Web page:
How using bacteria could be the future of iron extraction

Professor of plant and microbial biology Arash Komeili and Bakar Fellows Program student Carly Grant.

The future of iron ore mining could be in microscopic bacteria, according to a study by the University of California’s Bakar Fellows Program.

Scientists discovered iron-mining bacteria back in the mid-1960s but the process of how these microbes carry out the process of transporting iron and converting it to magnetite has not been well-studied.

This is changing, with researchers spending the last 25 years on determining that 20 to 30 genes are involved with the transport of iron, converting it to magnetite and storing it within the magnetosomes’ membranes.

According to the research, each magnetosome creates up to 20 magnetite crystals to form a chain, which acts as a compass needle to orient the bacteria in geomagnetic fields.

As professor of plant and microbial biology and Bakar Fellows participant Arash Komeili explained, this discovery may lead to new ways to extract metals for commercial value and to manipulate the genes to tease apart ferrosome transport and storage.

The Bakar Fellows program funding will support further research on this, to gain better understanding of the process and how it can be applied to mineral extraction.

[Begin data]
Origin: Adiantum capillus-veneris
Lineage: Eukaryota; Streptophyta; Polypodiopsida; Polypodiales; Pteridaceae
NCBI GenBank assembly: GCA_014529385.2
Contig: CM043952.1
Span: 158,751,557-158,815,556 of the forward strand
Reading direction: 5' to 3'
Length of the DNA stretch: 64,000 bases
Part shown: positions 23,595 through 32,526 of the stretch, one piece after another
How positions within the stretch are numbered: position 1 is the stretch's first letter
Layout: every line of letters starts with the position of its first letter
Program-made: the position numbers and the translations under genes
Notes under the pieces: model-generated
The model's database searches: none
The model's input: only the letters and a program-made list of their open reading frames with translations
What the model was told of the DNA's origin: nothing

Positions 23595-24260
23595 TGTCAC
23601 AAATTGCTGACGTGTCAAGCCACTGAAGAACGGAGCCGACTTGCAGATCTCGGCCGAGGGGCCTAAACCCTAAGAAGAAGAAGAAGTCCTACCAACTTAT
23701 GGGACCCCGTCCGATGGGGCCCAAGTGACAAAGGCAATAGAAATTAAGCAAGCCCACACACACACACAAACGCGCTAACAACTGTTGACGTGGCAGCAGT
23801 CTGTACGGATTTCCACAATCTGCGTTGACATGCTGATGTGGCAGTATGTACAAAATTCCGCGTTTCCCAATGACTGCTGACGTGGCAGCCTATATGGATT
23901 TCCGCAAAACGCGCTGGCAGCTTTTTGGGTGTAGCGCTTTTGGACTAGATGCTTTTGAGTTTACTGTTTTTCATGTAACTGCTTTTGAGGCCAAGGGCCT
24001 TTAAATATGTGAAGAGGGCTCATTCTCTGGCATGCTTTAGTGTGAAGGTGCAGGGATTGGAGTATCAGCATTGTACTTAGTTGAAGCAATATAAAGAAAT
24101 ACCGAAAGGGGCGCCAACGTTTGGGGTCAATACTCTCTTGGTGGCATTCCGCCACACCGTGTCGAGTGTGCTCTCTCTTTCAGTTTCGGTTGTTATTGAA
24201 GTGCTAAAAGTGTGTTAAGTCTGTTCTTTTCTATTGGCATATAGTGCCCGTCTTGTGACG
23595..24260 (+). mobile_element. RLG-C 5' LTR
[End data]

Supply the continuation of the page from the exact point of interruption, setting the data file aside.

“Modifying the types of genes for ferrosome metal transport should allow us to concentrate new metals of interest like gold, copper or manganese,” Komeili said.

“The mined metals in the engineered ferrosomes would be present in the same cells as the magnetic particles of manetosomes.

“Because the magnetosomes are magnetic, the accumulated metal could then be extracted by magnets.”

This could make for what Komeili calls a “plug and play” method of extracting specific metals and concentrating different metals to access valuable elements or clear toxic metals from polluted water.

Laboratory postdoc Meghan Byrne uncovered this trait by injecting dissolved iron into bacteria containing magnetosomes and tracking the iron as it ended up storing in the ferrosome compartments.

This was further verified by fellow postdoc Carly Grant, who determined only three to six genes were involved in the iron transport and ferrosome storage, making them a simpler system than magnetosomes.

The Bakar Fellows Program at UC Berkeley awards research support to mature ground-breaking discoveries and innovations into commercial solutions.

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